Ginta Gerharde-Upeniece

The role of art in diplomacy and the state’s international representation (1918–1940)


Language: English
Subject(s): History
Page Range: 25-47
No. of Pages: 23
Keywords: , , , ,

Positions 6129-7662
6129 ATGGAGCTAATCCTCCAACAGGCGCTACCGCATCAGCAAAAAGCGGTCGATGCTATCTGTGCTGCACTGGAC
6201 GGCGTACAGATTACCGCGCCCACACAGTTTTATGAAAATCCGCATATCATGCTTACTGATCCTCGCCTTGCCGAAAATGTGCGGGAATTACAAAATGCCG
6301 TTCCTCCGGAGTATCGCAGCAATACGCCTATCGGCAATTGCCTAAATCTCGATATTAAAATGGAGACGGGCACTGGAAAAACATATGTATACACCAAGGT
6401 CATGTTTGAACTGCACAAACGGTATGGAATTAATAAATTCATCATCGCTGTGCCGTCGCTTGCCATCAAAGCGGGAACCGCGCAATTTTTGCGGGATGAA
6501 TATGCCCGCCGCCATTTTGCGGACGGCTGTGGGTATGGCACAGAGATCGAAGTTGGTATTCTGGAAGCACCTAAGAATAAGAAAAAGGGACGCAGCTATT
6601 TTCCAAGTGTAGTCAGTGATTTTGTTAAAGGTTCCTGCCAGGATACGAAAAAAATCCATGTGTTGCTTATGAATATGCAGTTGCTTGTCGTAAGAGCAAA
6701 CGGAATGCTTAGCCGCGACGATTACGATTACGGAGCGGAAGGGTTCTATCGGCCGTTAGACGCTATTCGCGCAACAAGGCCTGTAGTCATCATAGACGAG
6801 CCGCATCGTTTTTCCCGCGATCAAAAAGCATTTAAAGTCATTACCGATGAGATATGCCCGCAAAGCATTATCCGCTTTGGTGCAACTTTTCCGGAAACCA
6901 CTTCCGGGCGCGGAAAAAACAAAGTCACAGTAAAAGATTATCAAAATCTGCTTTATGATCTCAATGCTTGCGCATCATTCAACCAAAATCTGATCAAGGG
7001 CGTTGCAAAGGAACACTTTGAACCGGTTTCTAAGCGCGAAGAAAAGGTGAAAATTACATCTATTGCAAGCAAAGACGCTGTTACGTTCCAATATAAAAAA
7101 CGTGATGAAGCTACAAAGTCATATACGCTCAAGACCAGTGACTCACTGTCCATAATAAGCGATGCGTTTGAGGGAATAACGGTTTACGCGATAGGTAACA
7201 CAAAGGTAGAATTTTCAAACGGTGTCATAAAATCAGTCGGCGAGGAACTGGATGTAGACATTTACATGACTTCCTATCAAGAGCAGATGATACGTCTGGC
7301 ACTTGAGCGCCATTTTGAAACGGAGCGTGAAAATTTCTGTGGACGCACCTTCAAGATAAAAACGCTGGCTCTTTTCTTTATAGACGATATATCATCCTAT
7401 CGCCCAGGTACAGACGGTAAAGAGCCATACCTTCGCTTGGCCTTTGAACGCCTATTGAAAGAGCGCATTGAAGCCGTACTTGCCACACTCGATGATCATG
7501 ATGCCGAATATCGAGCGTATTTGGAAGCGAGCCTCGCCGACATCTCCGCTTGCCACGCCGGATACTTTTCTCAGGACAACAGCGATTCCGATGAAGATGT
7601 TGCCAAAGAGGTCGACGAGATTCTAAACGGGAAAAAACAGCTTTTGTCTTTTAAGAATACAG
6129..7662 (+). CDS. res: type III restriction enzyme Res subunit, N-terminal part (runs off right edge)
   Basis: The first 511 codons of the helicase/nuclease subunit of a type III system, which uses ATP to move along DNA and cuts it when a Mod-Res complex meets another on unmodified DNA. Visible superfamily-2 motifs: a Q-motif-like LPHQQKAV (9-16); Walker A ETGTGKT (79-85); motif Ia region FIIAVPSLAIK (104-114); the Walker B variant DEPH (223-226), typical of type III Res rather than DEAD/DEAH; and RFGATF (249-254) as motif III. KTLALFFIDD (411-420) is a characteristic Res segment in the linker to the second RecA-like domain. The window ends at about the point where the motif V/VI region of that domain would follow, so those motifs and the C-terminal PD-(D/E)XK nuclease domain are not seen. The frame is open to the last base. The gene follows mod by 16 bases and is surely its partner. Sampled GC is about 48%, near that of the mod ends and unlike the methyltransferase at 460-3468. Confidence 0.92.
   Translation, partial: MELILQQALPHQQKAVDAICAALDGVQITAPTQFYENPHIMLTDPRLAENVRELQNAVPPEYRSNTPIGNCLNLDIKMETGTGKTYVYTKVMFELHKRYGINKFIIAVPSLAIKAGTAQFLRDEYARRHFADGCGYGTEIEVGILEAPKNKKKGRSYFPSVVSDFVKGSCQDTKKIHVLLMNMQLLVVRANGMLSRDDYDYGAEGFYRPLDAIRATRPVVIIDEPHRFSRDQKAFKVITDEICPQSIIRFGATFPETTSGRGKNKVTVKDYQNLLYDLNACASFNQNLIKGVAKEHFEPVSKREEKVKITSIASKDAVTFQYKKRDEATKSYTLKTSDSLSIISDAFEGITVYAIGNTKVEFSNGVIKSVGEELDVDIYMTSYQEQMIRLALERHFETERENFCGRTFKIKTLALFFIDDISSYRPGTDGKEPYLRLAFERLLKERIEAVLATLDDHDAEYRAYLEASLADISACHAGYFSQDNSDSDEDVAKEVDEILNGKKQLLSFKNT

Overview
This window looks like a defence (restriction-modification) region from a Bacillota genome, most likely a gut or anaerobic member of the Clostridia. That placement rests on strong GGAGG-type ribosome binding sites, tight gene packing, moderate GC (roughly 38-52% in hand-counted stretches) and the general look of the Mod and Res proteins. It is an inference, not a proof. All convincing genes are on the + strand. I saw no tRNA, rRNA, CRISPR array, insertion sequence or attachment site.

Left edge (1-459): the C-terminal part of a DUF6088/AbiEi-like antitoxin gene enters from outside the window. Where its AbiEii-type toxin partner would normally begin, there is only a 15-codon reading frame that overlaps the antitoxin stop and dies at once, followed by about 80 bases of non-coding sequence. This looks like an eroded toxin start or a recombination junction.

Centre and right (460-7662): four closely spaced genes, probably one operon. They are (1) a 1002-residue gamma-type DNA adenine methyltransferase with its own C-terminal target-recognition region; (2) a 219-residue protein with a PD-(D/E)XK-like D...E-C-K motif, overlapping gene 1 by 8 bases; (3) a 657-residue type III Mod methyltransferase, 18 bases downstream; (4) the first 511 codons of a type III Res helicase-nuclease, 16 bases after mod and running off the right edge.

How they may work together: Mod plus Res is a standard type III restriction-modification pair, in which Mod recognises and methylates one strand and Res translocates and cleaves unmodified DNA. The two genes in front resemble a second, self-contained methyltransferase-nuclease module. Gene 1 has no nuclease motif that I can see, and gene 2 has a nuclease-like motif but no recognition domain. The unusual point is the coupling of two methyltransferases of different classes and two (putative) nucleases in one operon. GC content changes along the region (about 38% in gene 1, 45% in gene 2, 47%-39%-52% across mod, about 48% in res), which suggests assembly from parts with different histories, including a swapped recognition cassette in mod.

Summary/Abstract: Public workers, writers, scientists, artists, politicians, economists, the press and diplomats involved themselves in popularizing their country by spreading information and essential reviews in information offices, media centers and foreign embassies. In the interval from the recognition of the independence of Latvia de facto until its international recognition de iure (1918–1921), issues regarding the proposals made by Zigfrīds Anna Meirovics for the concept of mutual cooperation between the Baltic States became urgent. Therefore the Conference of Baltic States, which took place from August 6 to September 6, 1920, in Jūrmala, was particularly important. In 1925, the Government of France invited Latvia to participate in the International Decorative and Industrial Arts Exhibition. It was right the Paris exhibition where several artists won their first international acclaim. The first national representation of Latvia, a comprehensive art exhibition, took place only in Stockholm in 1927, in the Swedish Artists House. The preparatory work in Latvia for the exhibition was supervised by Vilhelms Purvītis. In the same year 1927, the Riga City Art Museum held Swedish several art exhibitions. The presentation of art work also marked the ongoing development of Swedish – Latvian cooperation, which culminated in the highest level exchange visits of both countries. In 1932, as a result of diplomatic relationships the Latvian State Museum of Art received a donation – a collection of works by Belgian artists, altogether 51 works. Later, in 1935, this was supplemented by a donation of a collection of medals. In Western European countries the ‘marathon’ started with the exhibition in the Oslo Artists’ House in 1933. An exhibition of Latvian art was presented in Warsaw and Krakow, as well as in Helsinki in 1936. In 1937, on an intergovernmental level, exhibitions of Latvian art were displayed in Prague, Vienna, and Budapest; in 1938 – in Copenhagen. Latvia took part in the world art exhibition in Brussels in 1935 with 39 works by 21 artists. Latvian modern art was recognized by critics of that time as the greatest success of the whole international exhibition. ‘Flowers’ by Leo Svemps was acquired by the Brussels Royal Art Museum. The Baltic States organized a joint folk art and ethnographic exposition in the Trokadero Palace in France in 1935. A World Art and Technology Exhibition took place in Paris in 1937. The Jeu de Paume Museum in Paris displayed paintings, sculptures and works of applied arts of Latvian artists from January 27 to March 5, 1939. The exhibition provided an opportunity to get acquainted with Latvian grand masters Vilhelms Purvītis and Jānis Rozentāls, and the new painters who had turned to French art of that time – Jēkabs Kazaks, Jāzeps Grosvalds, Oto Skulme, Uga Skulme, Niklāvs Strunke, Ģederts Eliass, Leo Svempe, etc. Latvian art had gained new, internationally recognized quality in exhibitions abroad in the 1930s. In the dialogue between art and diplomacy Vilhelms Purvītis, the head commissioner of exhibitions and Erasts Šveics, the commissioner, as well as the representatives of the Embassies – diplomats Oļģerds Grosvalds, Kārlis Zariņš, Alfreds Bīlmanis, etc., played an exceptionally important part together with countless helpers in the preparation of the events. World War II and the years of Soviet occupation was a time that severed the recognition of Latvian art in Western Europe. Latvian culture was incorporated into a different ideological channel, and in international cooperation it became dependent on decisions made in Moscow.
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